The concept of “obscenity” is tested when one dares to look at something that he has an unbearable desire to see, but has forbidden himself to look at. When one feels that everything that one had wanted to see has been revealed, “obscenity” disappears, the taboo disappears as well, and there is a certain liberation.

… In laudable, but I think misguided efforts to defend the film, more than one critic insisted, contra Oshima’s own assertions, that it was not pornography because it did not solicit the arousal of its spectators.

… I have been arguing, to the contrary, that In the Realm of the Senses offers a fascinating amalgam of Japanese and Western pornography and that neither of these traditions is free of what critics and legal scholars like to call prurience: both seek to arouse. The Eastern influence is not purer because it is more artful. Shunga woodprints were well known as sexual aids and stimulants. … We do Oshima an injustice if we think of his art as purified and of the filmmaker himself as one who wants only to make us think. To do so is to deny the obvious ability of this most lushly sensual of films to move us — whether to arousal or to horrified revulsion.

… It has been something of an axiom in thinking about filmic obscenity that while it might be desirable to break the taboos against representing bodies, organs, and intercourse in literature or art, the inherently graphic nature of moving-image media lends the literal display of real bodies, organs, and intercourse a coarseness exemplified by Fredric Jameson’s condemnation of the visual itself as a pornographic form of “rapt, mindless fascination.” Indeed, the received opinion about film has long been that its inherently graphic nature makes its pornography necessarily crass and mindless. Certainly a lot of it is.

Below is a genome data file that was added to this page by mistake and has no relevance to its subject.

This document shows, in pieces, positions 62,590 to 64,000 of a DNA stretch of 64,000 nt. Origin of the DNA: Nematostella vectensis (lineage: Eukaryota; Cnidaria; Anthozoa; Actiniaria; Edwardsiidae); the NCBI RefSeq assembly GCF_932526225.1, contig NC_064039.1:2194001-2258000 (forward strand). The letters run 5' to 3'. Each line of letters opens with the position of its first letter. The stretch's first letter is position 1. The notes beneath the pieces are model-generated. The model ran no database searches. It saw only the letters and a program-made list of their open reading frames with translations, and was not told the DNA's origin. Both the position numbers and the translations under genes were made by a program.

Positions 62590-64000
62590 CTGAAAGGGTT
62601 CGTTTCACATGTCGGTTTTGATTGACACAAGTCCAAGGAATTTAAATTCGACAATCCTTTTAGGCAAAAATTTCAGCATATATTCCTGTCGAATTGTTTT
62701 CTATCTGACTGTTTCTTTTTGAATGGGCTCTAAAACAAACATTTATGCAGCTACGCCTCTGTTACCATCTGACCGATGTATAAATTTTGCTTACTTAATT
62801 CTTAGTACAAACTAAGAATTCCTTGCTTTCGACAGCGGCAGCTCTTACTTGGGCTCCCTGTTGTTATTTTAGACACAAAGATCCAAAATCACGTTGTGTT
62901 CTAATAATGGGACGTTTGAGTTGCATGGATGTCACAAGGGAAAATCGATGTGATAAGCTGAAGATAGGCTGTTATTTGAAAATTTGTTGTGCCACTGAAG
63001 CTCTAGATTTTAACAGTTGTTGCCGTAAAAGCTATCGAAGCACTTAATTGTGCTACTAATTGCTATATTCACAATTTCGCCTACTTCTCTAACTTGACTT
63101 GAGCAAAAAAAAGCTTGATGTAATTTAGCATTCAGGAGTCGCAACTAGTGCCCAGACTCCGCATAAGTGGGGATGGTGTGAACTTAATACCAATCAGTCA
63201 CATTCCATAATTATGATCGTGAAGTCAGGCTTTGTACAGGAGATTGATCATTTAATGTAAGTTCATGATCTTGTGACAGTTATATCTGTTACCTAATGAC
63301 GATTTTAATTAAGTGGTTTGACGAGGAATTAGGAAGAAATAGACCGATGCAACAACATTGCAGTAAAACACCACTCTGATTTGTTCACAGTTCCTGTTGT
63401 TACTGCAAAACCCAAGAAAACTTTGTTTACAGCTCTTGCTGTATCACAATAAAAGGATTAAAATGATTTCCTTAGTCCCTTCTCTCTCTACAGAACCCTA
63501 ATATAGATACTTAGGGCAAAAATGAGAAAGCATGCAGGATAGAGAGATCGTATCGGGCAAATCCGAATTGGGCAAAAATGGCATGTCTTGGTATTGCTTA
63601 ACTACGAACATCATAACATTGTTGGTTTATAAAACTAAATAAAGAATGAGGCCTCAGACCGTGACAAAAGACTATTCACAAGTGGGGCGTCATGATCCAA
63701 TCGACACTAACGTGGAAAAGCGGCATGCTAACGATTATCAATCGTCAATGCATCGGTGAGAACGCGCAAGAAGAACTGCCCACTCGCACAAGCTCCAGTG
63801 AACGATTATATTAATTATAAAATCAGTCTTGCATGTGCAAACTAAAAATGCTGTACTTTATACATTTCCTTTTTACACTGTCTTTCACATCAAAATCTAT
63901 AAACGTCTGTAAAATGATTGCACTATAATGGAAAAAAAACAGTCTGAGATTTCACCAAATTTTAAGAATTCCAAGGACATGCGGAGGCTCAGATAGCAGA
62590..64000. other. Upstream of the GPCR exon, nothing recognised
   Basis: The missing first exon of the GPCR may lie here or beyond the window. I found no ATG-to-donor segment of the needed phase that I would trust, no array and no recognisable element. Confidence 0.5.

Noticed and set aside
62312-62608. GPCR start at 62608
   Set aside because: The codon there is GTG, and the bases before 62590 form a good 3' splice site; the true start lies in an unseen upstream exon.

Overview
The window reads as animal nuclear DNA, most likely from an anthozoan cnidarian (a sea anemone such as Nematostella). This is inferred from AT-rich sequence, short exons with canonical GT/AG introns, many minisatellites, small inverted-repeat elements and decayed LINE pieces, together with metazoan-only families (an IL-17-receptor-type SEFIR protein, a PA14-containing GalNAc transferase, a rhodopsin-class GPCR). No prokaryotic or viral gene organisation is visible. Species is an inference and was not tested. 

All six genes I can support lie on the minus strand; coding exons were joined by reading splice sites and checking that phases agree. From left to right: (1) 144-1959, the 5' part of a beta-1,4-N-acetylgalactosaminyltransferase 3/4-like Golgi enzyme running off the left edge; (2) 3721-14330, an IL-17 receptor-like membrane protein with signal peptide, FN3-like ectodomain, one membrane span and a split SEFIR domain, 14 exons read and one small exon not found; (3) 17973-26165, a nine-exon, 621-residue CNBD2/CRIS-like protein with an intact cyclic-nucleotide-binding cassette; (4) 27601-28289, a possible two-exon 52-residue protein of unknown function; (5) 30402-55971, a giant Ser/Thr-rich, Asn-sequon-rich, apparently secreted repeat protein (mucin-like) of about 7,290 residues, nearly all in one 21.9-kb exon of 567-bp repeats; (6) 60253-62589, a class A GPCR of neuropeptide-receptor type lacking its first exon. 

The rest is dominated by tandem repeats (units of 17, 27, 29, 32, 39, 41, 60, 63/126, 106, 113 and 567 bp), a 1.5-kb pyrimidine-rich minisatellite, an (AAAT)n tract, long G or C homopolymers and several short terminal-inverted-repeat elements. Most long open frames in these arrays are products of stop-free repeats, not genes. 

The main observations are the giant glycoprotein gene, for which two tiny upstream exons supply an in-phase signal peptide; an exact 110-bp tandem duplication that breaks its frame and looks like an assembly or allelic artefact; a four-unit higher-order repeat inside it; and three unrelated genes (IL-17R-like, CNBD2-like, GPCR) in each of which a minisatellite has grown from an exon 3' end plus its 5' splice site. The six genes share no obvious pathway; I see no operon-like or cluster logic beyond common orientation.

… Understanding hard-core film art is not a matter of parsing good sex from bad, or determining which graphic sexual representations have gone “too far.” Nor is it a matter of invoking the old chestnut about the pitfalls of leaving “nothing to the imagination.” Rather, as we have begun to see in this chapter and will further explore in a later one, there are many possible ways of getting graphic as movies open up the question of the imagination of sex beyond the familiar formulas of soft and hard.

My most recent previous post from Williams’s book is here.



March 19, 2014

Closer to the Chaos

Filed under: Uncategorized — unrealnature @ 5:51 am

… Mistakes about meaning and worth in the fictive world become matters of expansion and possibility, even as the fictive world pictures for us how mistakes in our world can be fatal and irreversible.

This is from the essay ‘Play and the Problem of Knowing in Hamlet: An Excursion into Interpretive Anthropology’ by Phyllis Gorfain, found in The Anthropology of Experience edited by Victor W. Turner and Edward M. Bruner (1986):

… As a text about the unclosable distance between behavior and its meanings, between the immediacy of experience and the shaping of experience into transmittable forms, Hamlet may mirror to anthropologists an unremitting series of inquiries and representations — reports, narratives, pretenses, games, dramas, rituals, and punning — as Hamlet attempts to close epistemic gaps between the past, present, and future, to secure the truth and authority of experience, and to direct its power through symbolic action. Yet no character can seize the original event behind any performance; each search yields another shadowy text, a resemblance, a memory. Like Hamlet, anthropologists also find themselves poised between a reflexive knowing that their “knowledge” of society is always a kind of text, a construction based on constructed social forms, and a feeling that they bear a responsibility to penetrate beyond the appearances of social life to the truth of experience. But because meaning is always based on appearances, is always interpretive, and is never fixed or final, anthropologists can find in Hamlet a master text of their desire to know what they also learn will always elude them.